In Texas, unpaid rent is the number one reason that landlords evict tenants. Evictions, called “forcible entry and detainer” or “forcible detainer” lawsuits in our state, can be time-consuming and costly. While eviction is possible with the right lawyer on your side, we believe it’s always best to proactively prevent issues before they start. Here are some of our favorite tips for making sure your tenants pay their rent on time.
Choose Your Tenants Wisely
Before you begin accepting tenants’ applications, take time to consider what qualifications you’re looking for. Of course, in Texas, like other states, it is illegal to discriminate against tenants based on their race or skin color. Your list of qualifications should focus on financial standards such as these:
- Income: Experts recommend that a tenant’s income should be at least three times the amount you are charging for rent. That way, they are more likely to have enough money to pay every month.
- Credit score: It’s likely that you will see a wide range of credit scores. While past late rent payments aren’t reflected in a credit report, past collections actions and evictions are. And a credit report can give you a good idea of a prospective tenant’s bill-paying habits.
- Good references: Always check a tenant’s references. You should hear from past landlords that the tenant has a history of paying bills on time.
When your property is available to rent, you may hear from tenants of all types. Use caution when an unqualified tenant’s story pulls at your heartstrings. It’s usually best to stick to the standards you’ve put in place. If you decide to help, consider putting extra protections in place for yourself, like requiring a larger security deposit or a few rent payments upfront.
Use Your Lease to Protect Your Interests
A lease is more than a legal requirement. It’s the best way to protect your interests before trouble arises.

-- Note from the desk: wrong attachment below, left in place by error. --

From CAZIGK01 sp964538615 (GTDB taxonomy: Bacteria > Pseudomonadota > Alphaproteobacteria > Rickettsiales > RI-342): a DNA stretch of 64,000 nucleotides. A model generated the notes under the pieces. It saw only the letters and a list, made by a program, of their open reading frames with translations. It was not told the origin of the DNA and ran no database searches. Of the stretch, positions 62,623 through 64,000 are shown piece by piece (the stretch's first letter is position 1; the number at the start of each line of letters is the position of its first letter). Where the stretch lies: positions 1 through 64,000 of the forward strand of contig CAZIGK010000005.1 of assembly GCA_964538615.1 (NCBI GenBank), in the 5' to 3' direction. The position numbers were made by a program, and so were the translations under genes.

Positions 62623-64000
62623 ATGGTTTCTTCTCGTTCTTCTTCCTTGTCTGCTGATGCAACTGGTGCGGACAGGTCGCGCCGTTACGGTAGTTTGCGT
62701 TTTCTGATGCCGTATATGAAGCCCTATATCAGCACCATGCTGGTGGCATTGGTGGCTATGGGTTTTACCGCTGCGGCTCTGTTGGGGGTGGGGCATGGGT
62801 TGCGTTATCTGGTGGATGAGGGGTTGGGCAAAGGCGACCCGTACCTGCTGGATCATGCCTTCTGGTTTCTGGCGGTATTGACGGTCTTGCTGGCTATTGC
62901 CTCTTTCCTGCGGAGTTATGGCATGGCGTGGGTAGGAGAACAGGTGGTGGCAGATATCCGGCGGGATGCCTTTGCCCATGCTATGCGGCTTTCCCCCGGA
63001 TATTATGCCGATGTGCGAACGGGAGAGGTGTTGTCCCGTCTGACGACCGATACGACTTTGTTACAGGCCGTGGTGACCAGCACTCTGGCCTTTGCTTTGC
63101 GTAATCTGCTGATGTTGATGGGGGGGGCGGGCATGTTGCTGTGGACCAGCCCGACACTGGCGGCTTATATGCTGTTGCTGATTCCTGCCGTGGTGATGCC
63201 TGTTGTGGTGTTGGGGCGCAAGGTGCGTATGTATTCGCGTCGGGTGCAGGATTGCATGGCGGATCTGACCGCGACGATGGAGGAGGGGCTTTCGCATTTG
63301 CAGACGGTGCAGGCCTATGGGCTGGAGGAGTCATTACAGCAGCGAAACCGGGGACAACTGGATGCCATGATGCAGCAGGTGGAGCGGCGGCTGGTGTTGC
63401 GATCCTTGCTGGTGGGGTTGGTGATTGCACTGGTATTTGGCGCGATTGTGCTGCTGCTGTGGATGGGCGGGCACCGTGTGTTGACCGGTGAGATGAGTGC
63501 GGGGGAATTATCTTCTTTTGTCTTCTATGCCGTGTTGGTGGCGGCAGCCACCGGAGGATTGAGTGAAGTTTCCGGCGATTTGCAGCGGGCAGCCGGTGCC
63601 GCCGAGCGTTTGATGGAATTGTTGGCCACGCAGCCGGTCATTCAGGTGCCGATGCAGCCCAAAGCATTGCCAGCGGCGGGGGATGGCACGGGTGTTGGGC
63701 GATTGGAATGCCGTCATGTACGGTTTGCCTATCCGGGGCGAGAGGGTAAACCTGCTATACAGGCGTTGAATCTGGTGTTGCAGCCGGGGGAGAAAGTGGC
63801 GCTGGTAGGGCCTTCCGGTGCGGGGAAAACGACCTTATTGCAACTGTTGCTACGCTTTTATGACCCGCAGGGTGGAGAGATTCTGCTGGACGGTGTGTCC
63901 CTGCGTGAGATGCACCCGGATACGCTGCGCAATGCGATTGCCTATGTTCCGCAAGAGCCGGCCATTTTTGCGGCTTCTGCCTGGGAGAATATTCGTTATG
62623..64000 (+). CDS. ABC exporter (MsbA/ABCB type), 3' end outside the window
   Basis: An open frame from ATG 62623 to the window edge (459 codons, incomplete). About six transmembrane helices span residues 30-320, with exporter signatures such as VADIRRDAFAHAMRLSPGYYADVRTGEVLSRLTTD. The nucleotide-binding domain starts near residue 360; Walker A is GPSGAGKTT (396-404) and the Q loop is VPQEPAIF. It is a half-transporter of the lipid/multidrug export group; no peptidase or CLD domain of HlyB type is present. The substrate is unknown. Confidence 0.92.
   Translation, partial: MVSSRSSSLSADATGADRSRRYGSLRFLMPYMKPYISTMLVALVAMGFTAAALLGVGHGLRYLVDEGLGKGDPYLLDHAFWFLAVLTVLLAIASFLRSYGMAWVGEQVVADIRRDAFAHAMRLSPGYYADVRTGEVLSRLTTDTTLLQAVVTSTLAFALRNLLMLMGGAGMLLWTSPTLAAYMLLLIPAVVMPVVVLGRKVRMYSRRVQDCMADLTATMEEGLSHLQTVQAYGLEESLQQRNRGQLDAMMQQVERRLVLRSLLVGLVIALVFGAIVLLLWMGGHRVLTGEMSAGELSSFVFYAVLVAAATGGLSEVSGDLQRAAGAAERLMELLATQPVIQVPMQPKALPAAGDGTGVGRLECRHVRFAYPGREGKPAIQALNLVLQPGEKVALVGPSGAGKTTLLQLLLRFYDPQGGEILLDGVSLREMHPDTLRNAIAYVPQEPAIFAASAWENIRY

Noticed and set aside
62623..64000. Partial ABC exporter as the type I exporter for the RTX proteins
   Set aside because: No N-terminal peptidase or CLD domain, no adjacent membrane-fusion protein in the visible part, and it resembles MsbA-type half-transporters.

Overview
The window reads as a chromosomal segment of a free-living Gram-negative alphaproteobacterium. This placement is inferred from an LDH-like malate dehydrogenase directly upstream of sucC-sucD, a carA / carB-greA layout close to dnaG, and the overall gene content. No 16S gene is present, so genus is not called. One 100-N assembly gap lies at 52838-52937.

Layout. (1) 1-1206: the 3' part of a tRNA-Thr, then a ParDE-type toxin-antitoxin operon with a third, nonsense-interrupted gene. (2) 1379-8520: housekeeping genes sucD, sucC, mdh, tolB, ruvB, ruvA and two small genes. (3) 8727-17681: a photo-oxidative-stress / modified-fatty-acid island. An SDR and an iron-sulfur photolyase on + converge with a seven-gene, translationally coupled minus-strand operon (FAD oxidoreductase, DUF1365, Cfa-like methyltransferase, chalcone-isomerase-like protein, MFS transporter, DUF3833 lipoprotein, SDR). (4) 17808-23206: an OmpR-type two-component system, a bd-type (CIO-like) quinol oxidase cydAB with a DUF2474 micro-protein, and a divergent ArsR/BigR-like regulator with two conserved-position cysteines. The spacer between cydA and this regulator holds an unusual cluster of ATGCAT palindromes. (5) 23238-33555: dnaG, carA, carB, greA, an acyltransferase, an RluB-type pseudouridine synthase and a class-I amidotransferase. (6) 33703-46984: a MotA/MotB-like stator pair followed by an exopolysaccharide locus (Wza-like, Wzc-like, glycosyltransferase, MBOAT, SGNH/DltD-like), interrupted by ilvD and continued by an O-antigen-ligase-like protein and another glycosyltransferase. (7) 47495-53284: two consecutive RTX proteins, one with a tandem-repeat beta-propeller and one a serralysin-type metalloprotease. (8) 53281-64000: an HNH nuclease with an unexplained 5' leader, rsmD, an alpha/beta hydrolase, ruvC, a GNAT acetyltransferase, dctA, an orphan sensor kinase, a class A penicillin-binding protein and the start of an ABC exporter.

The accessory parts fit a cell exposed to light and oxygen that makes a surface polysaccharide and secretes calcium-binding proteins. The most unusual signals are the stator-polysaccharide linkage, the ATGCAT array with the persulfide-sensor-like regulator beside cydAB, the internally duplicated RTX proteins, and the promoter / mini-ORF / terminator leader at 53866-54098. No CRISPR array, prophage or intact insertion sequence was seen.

When you’re signing a lease with a tenant, don’t just use a template. Make sure the document is tailored to meet your needs. In the lease, list:
- The correct monthly rental amount
- How tenants should pay (direct deposit, check)
- Where tenants should pay
- The day that the monthly rental payment is due
- The length of any grace period
Review the lease with your prospective tenant and make sure that you both fully understand the terms before you sign. Don’t trust that your tenant will read the lease on their own. And don’t leave important information out of the lease. If the lease doesn’t say it, you won’t have a written record to help prove your case if you need it.
Use Caution When Accepting Payments
Many landlords who accept payments in cash come to regret it. That’s because there is no record of payment. So, you’re left unprotected if your tenant claims they paid in full when they only made a partial payment or claims they already paid you when they did not. If your lease says that the tenant must pay by check, be sure to enforce the terms every time.
Accepting direct deposit is another good option. That way, the rent is deducted automatically from the tenant’s account every month. There’s no chance that a check will get lost in the mail. And deductions can be set up to occur on the tenant’s payday—before rent is due. Rent is then paid ahead automatically every month.
Unpaid Rent? Talk With an Attorney.
Despite a landlord’s best efforts, tenants occasionally require eviction for failure to pay rent. If you need to evict a tenant or just want a landlord-tenant lawyer’s advice regarding rental conflict, we can help. Reach out and talk with a landlord-tenant attorney at The Fell Law Firm. Just call us at 972-450-1418 for a free consultation.